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By A Customer on 8 April 2003
Format: Audio CD
Tim Buckley is on great form here. Highlights are definately 'Morning Glory', 'Once I Was' and 'Love From Room 109' which are all goose bump inducing. This is the one of the greatest live albums ever and an exceptional document of the best of Tim Buckley's folky, jazzy side before his brave and outstanding trip into a more jazz and avant garde area of his muse. Terrific. Up there with Happy/Sad, Lorca and Starsailor as his best work.
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Format: Vinyl Verified Purchase
Firstly, the music on this release is great - Tim Buckley at his absolute best, however i'm writing this to warn anyone who may consider buying the Manifesto vinyl reissue from 2011 not to bother - it's appalling.

* The song "Phantasmogoria In Two" appears on record 1 side 1
twice in a row (tracks 3 and 4)
* The applause after "The Earth Is Broken" fades out, only to
abruptly return to full volume just before "Who Do You Love" starts
* The pressing is off center on one side

Manifesto's non-existant quality control has ruined what should have been a great vinyl reissue.
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By S J Buck TOP 1000 REVIEWER on 10 Feb. 2007
Format: Audio CD
This makes a great introduction to the mercurial talents of the late Tim Buckley. A live concert recorded at the Queen Elizabeth Hall in 1968, this double CD contains many of his best songs up to this date, including "Buzzin' Fly", "Morning Glory" and "Troubadour". The band is quite unusual Buckley plays 12 string accoustic Guitar, Lee Underwood Lead Guitar, Danny Thompson Bass and David Friedman Vibraphone. It this last instrument thats adds something completely different to the overall sound.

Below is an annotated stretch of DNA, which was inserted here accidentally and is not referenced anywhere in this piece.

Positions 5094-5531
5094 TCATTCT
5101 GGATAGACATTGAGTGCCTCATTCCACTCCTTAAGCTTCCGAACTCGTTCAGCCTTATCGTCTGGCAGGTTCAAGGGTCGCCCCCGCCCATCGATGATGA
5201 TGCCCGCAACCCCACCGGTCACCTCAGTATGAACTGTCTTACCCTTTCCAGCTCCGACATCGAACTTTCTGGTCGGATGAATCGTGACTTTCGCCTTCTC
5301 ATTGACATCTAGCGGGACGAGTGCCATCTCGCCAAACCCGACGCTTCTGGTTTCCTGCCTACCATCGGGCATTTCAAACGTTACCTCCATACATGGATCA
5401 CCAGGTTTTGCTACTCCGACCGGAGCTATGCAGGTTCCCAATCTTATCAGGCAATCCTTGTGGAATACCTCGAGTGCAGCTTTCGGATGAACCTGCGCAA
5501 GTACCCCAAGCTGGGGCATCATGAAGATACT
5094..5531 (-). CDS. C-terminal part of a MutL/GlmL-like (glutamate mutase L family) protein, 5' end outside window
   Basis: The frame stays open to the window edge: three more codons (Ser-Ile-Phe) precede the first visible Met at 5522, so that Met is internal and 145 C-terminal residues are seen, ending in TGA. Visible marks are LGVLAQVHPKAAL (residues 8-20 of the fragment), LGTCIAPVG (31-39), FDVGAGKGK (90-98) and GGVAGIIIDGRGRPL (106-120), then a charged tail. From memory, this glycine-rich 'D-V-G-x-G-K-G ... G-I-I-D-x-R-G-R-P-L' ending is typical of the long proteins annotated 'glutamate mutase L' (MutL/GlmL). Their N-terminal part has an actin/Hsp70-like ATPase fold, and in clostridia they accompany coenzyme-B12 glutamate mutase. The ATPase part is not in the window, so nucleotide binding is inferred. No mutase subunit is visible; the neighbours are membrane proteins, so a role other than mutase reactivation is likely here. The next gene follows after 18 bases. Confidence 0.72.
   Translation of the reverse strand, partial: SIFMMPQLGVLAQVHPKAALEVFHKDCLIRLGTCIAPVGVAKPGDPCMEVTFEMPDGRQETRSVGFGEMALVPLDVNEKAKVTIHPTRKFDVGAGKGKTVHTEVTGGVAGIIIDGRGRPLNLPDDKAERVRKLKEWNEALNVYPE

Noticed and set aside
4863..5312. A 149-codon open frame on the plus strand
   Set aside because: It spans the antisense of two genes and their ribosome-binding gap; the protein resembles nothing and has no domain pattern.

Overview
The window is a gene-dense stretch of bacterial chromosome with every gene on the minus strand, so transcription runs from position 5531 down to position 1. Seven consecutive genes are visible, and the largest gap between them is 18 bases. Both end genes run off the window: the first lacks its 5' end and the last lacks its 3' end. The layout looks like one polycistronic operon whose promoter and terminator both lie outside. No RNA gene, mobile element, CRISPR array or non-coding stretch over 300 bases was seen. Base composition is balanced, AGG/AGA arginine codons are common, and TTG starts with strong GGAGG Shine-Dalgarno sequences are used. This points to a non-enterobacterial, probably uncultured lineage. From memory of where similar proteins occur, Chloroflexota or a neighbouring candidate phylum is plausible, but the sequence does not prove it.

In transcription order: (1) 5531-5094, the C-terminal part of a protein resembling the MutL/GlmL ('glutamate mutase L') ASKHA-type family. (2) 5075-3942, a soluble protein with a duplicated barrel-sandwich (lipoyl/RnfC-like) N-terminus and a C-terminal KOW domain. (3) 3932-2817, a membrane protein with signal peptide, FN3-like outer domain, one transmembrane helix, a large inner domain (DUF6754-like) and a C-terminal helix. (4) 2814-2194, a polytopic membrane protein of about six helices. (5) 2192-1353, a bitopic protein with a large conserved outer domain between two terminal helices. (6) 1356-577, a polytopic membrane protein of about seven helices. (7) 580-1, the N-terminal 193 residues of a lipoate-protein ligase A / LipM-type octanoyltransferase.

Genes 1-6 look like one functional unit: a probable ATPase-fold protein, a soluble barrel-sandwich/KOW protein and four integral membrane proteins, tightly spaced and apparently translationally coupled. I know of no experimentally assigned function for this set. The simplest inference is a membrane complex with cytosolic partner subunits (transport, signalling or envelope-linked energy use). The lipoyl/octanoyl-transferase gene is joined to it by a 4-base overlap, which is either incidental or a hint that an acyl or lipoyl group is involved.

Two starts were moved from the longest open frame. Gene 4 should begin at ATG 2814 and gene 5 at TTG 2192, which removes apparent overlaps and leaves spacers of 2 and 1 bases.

The performances are impassioned and Buckley's vocals are frequently astounding. No more so than on his magical cover of Fred Neil's "Dolphins". When he starts singing the song "Sometimes I think about Saturdays child" you know are listening to something very special (of course it helps that it is a great song). I never get tired of listening this performance.

The CD's come with some interesting notes by Lee Underwood which are well worth reading.
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Format: Audio CD
This is an amazing live album - must be one of the altime Top 5. His singing is absolutely masterly, full of expression and sincerity and not afraid to experiment. His backing band play it just right, never smoothering THAT VOICE but providing the right colour and textures that the songs cry out for. Remember that Tim was just 21 years old when this was recorded - incredible but true! I can't think of any popular singer around today who would even dare try and produce music of this quality and honesty - especially in a live situation. It has to be said that between 1965-70 the years were indeed golden!

Lets hope that one day all of Tim's recordings will be remixed and rediscovered for all to hear.